National Basketball Association (NBA) commissioner Adam Silver banned Los Angeles Clippers owner Donald Sterling for life on Tuesday, in a decisive move following a league investigation into racist comments allegedly made by the 80-year-old.
Sterling was also fined US$2.5 million by the league, the maximum amount allowed under the NBA constitution, which governs ownership of teams. Silver, facing his first major test since taking over from David Stern as commissioner, added that he intends to urge other NBA owners to 'exercise authority to force a sale of the team'. It is understood that Silver requires three-quarters of the league's owners to force through such a move, which would be unprecedented in NBA history.
Silver, speaking at a press conference in New York on Tuesday, said: "The views expressed by Mr. Sterling are deeply offensive and harmful. We stand together in condeming Mr. Sterling's views. They simply have no place in the NBA."
He added: "I fully expect to get the support I need to remove him."
Real estate owner Sterling, who has a past littered with controversy, acquired the Clippers in 1981 for US$12.5 million and, for the moment at least, is the the longest-serving NBA team owner.
The current furore began on Friday when notorious celebrity news website TMZ posted what purported to be a conversation between Sterling and a woman, widely reported to be his 31-year-old girlfriend Vanessa Stiviano. Sterling was apparently heard telling the woman not to bring black people to Clippers games, and to refrain from publicising her interaction with black people.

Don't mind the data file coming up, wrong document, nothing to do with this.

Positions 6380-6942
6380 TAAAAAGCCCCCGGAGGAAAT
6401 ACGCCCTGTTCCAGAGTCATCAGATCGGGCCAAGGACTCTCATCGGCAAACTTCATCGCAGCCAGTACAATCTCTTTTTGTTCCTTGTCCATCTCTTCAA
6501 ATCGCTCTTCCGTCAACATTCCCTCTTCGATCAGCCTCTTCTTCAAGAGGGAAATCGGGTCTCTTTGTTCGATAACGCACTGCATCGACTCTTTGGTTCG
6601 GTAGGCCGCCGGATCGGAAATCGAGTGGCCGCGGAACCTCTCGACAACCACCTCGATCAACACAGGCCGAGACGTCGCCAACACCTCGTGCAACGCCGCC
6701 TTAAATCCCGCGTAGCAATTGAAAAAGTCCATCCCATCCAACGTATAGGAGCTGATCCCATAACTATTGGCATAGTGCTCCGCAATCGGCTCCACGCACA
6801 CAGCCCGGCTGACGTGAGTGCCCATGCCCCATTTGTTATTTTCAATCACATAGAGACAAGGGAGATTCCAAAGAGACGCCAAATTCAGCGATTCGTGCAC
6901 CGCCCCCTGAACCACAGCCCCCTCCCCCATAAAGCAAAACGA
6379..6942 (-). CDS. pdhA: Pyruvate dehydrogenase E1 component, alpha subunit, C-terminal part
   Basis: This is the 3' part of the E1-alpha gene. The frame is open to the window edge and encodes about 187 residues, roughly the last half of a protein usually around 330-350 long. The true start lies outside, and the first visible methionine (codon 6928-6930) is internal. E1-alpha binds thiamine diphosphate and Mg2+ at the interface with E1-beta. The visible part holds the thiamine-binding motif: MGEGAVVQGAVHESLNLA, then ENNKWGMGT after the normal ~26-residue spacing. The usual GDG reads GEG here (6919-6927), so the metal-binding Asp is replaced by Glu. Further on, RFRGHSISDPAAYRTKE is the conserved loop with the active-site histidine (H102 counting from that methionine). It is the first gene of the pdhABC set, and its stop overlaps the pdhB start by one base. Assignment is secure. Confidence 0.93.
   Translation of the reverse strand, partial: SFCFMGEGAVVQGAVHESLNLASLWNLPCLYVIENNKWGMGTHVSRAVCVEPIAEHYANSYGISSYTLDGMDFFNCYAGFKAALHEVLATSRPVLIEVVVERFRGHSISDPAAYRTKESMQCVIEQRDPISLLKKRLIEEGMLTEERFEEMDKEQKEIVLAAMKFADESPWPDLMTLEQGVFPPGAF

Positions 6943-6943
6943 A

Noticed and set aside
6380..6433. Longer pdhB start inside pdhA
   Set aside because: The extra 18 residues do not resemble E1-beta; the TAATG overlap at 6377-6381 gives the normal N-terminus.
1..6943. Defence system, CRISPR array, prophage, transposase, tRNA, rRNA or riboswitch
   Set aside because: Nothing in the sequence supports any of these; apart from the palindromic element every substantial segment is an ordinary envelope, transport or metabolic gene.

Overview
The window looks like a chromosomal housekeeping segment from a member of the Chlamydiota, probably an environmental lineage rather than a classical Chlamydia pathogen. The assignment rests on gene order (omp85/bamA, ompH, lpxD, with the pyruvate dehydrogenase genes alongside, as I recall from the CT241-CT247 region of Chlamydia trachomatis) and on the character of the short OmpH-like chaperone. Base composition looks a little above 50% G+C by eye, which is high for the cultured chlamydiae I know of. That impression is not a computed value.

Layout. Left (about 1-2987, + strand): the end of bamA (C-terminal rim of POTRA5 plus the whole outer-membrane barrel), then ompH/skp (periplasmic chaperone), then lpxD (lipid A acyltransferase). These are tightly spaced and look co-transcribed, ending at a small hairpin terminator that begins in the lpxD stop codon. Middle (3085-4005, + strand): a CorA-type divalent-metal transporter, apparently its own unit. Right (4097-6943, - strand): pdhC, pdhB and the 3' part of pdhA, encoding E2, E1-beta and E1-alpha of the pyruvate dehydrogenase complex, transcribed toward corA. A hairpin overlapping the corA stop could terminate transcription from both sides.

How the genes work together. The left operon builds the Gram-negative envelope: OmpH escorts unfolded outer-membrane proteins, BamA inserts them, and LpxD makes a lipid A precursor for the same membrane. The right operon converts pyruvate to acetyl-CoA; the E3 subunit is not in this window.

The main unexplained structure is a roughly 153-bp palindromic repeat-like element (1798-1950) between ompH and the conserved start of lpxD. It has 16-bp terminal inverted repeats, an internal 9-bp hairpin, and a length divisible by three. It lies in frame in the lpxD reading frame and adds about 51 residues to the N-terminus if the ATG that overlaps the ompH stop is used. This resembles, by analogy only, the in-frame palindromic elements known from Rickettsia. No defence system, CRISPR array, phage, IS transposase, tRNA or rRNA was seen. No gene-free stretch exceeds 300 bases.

By way of protest, Clippers players downed their team-branded training outfits on Sunday ahead of their play-off game against Golden State Warriors, warming up in shirts which were turned inside out to obscure the logo. At the NBA's behest, Sterling was not present for the game.
On Monday, 12 of the Los Angeles Clippers' corporate partners terminated or suspended their sponsorship of the National Basketball Association (NBA) team, as the fallout from the alleged racist remarks made by team owner Donald Sterling showed no sign of abating.
The southern Californian Mercedes-Benz dealership, a major Clippers partner, said it was ending its sponsorship of the team, as did CarMax, Virgin America and Chumash Casino Resort.
On a dramatic day of domino-like announcements, Aquahydrate, Corona, Kia, Lumber Liquidators, Red Bull, Sprint, State Farm and tyre manufacturer Yokohama all announced immediate suspensions of deals with the franchise.
A State Farm statement read: 'The remarks attributed to the Clippers' owner are offensive. While those involved sort out the facts, we will be taking a pause in our relationship with the organisation. We are monitoring the situation and we’ll continually assess our options.'
Other statements followed in a similar vein. Kia Motors said Sterling's comments were 'offensive and reprehensible', CarMax described them as 'completely unacceptable', while Mercedes-Benz's local dealership referred to them as 'deplorable'.
The NBA's Silver launched an immediate inquiry into the validity of the conversation, amidst near-blanket condemnation of Sterling's alleged comments from players, owners and other league stakeholders. The termination and suspension of sponsorship deals on Monday only added to the pressure on Silver to sanction Sterling strongly in what was the first major test of his short commissionership to date.
Following his announcement on Tuesday, the front page of the Clippers' website was changed to a team logo and the simple words 'We Are One'.